Recipient and donor characteristics govern the hierarchical structure of heterospecific pollen competition networks
Lanuza, Jose B.; Bartomeus, Ignasi; Ashman, Tia-Lynn; Rader, Romina (2020), Recipient and donor characteristics govern the hierarchical structure of heterospecific pollen competition networks, Dryad, Dataset, https://doi.org/10.5061/dryad.2bvq83bnp
- Pollinator sharing can have negative consequences for plant fitness with the arrival of foreign (i.e. heterospecific) pollen, yet responses are often variable among species. Plant traits and relatedness of donor and recipient species have been suggested to drive the variations in plant fitness, but how they shape the structure of pollen competition networks has been overlooked at the community level.
- To understand the importance of reproductive traits and relatedness on the impacts of heterospecific pollen we conducted a controlled glasshouse experiment with an artificial co-flowering community. We performed 1800 reciprocal crosses by experimentally transferring 50% and 100% foreign pollen among 10 species belonging to three different plant families.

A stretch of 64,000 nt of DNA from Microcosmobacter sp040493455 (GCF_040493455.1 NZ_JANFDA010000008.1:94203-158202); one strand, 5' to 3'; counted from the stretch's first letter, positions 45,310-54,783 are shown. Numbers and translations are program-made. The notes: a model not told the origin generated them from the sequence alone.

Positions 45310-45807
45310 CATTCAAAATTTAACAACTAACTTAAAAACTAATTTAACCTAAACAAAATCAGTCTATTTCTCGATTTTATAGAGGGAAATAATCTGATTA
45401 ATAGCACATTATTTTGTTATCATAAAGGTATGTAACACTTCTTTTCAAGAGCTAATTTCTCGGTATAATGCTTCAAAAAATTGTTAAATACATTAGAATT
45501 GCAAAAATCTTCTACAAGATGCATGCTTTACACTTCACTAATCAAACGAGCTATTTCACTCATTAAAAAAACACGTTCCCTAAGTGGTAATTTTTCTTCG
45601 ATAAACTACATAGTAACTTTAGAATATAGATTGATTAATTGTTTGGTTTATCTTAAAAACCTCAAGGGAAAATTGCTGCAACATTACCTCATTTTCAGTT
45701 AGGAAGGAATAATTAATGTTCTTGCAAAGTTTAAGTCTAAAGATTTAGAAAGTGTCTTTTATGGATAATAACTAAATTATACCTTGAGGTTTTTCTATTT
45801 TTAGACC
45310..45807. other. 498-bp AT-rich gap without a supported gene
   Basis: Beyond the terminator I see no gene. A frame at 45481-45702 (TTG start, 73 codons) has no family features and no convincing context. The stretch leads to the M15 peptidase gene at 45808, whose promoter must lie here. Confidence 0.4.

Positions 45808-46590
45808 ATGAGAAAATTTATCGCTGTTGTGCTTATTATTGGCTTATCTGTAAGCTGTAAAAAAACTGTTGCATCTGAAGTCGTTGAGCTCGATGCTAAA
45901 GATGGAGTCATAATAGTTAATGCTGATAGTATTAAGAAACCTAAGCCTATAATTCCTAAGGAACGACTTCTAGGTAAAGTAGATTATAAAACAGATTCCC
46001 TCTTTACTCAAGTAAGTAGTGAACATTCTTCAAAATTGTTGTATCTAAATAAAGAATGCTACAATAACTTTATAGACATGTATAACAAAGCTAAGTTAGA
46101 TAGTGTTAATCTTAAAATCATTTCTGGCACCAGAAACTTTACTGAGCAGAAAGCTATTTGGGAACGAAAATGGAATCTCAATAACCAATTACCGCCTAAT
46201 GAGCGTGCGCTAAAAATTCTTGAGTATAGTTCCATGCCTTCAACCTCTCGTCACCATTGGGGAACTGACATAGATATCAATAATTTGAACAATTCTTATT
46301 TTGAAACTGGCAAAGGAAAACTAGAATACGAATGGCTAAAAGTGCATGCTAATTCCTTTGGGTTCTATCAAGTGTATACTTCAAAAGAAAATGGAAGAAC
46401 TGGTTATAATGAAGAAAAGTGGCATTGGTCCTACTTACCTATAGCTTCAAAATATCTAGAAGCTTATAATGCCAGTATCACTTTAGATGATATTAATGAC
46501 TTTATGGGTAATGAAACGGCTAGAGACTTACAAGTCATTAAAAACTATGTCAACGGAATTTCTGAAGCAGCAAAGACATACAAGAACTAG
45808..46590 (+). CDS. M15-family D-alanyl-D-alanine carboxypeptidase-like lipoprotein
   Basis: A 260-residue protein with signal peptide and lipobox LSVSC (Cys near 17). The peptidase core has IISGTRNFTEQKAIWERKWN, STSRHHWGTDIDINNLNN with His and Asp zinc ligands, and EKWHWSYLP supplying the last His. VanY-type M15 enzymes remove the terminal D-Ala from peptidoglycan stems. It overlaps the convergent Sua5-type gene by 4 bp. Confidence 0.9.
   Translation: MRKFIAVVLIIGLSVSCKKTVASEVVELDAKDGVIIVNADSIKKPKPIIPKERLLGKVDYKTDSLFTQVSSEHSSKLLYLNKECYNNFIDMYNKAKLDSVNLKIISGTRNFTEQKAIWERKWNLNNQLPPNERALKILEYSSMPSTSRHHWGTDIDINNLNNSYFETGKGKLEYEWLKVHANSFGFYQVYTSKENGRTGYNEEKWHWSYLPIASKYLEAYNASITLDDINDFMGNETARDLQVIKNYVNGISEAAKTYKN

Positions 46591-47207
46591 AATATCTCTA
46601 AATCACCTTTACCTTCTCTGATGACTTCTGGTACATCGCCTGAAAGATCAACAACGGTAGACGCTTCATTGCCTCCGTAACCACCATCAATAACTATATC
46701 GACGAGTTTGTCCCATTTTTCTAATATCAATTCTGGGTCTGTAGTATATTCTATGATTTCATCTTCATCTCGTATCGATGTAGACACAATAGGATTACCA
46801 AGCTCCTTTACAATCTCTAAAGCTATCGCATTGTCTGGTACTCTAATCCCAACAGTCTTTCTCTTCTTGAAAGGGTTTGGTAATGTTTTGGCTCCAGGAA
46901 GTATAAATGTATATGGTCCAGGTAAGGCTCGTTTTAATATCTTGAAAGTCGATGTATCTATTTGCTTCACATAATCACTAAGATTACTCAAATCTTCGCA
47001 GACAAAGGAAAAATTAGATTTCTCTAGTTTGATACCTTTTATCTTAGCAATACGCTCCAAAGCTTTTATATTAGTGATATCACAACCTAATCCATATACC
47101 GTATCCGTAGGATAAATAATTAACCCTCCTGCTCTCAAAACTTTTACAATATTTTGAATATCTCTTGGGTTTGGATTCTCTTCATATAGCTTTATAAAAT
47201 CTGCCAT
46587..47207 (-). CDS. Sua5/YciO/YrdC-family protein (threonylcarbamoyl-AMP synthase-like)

- We found a significant reduction in seed set with 50% foreign pollen for 67% of the crosses driven largely by recipient traits and the interaction between recipient-donor traits under specific circumstances of trait-matching. In general, species with shorter styles, smaller stigmas and lower pollen:ovule ratios were more impacted by foreign pollen. These traits and their differences among species led to a hierarchical (or transitive) structure of pollen competition with clear winners and losers. However, phylogenetic distance among recipient and donor species did not explain the effects.
- Synthesis: Our study shows that specific traits and trait combinations between donor and recipient species are important in determining fitness outcomes with heterospecific pollen deposition. Moreover, the differences in traits between species lead to a competitive structure with clear “winners” or “losers” species. The results of this study indicate the need to shift from pairwise to community level interactions to elucidate the mechanisms underlying foreign pollen impacts upon plant reproductive fitness.
University of New England